With the 2003 invasion and subsequent occupation of Iraq, the most controversial question in world politics fast became whether the United States stands within the order of international law or outside it. Does America still play by the rules it helped create? American Exceptionalism and Human Rights addresses this question as it applies to U.S. behavior in relation to international human rights. With essays by eleven leading experts in such fields as international relations and international law, it seeks to show and explain how America's approach to human rights differs from that of most other Western nations. In his introduction, Michael Ignatieff identifies three main types of exceptionalism: exemptionalism (supporting treaties as long as Americans are exempt from them); double standards (criticizing "others for not heeding the findings of international human rights bodies, but ignoring what these bodies say of the United States); and legal isolationism (the tendency of American judges to ignore other jurisdictions).
The contributors use Ignatieff's essay as a jumping-off point to discuss specific types of exceptionalism--America's approach to capital punishment and to free speech, for example--or to explore the social, cultural, and institutional roots of exceptionalism. These essays--most of which appear in print here for the first time, and all of which have been revised or updated since being presented in a year-long lecture series on American exceptionalism at Harvard University's John F. Kennedy School of Government--are by Stanley Hoffmann, Paul Kahn, Harold Koh, Frank Michelman, Andrew Moravcsik, John Ruggie, Frederick Schauer, Anne-Marie Slaughter, Carol Steiker, and Cass Sunstein.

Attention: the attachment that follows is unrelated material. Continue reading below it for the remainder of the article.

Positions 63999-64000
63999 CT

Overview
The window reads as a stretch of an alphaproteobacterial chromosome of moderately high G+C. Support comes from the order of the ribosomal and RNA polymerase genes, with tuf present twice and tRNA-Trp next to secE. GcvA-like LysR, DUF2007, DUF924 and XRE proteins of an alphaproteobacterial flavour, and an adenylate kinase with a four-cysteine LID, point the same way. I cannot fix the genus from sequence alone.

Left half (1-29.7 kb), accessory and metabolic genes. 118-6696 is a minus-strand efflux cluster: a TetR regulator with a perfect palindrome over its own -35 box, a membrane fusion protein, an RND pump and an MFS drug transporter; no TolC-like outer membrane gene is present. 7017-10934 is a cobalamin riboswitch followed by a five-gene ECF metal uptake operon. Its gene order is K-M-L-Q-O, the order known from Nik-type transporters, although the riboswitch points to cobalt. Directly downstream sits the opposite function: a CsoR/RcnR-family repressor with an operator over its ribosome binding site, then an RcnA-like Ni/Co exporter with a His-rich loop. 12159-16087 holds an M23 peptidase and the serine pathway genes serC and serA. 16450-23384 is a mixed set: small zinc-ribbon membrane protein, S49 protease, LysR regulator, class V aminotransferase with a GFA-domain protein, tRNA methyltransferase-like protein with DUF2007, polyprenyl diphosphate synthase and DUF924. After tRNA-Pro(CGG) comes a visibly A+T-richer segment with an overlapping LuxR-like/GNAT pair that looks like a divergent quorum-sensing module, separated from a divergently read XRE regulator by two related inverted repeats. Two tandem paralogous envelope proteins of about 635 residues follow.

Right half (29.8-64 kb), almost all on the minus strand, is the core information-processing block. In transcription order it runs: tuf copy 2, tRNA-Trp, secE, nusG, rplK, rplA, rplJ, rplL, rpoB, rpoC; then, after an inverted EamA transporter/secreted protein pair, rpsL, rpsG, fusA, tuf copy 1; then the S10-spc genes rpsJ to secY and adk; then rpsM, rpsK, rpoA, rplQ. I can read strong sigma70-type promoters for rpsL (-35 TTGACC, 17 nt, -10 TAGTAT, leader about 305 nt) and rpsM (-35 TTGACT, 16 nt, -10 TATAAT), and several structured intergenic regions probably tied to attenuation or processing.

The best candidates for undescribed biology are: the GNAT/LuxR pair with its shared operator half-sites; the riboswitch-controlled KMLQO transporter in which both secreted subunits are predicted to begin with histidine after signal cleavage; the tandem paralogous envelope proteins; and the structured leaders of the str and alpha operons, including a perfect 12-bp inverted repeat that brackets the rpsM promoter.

Michael Ignatieff is Carr Professor of Human Rights Practice and Director of the Carr Center for Human Rights Policy at the John F. Kennedy School of Government, Harvard University. His numerous books include "Human Rights as Politics and Idolatry" (Princeton) and "The Lesser Evil: Political Ethics in an Age of Terror".
Chapter 1. Introduction: American Exceptionalism and Human Rights by Michael Ignatieff 1 PART I. THE VARIETIES OF EXCEPTIONALISM 27 Chapter 2. The Exceptional First Amendment by Frederick Schauer29 Chapter 3. Capital Punishment and American Exceptionalism by Carol S. Steiker 57 Chapter 4. Why Does the American Constitution Lack Social and Economic Guarantees? By Cass R. Sunstein 90 Chapter 5. America's Jekyll-and-Hyde Exceptionalism by Harold Hongju Koh 111 PART II. EXPLAINING EXCEPTIONALISM 145 Chapter 6. The Paradox of U.S.Human Rights Policy by Andrew Moravcsik 147 Chapter 7. American Exceptionalism, Popular Sovereignty, and the Rule of Law by Paul W. Kahn 198 PART III. EVALUATING EXCEPTIONALISM 223 Chapter 8. American Exceptionalism: The New Version by Stanley Hoffmann 225 Chapter 9. Integrity-Anxiety? by Frank I. Michelman 241 Chapter 10. A Brave New Judicial World by Anne-Marie Slaughter 277 Chapter 11. American Exceptionalism, Exemptionalism, and Global Governance by John Gerard Ruggie 304 Contributors 339 Index 341
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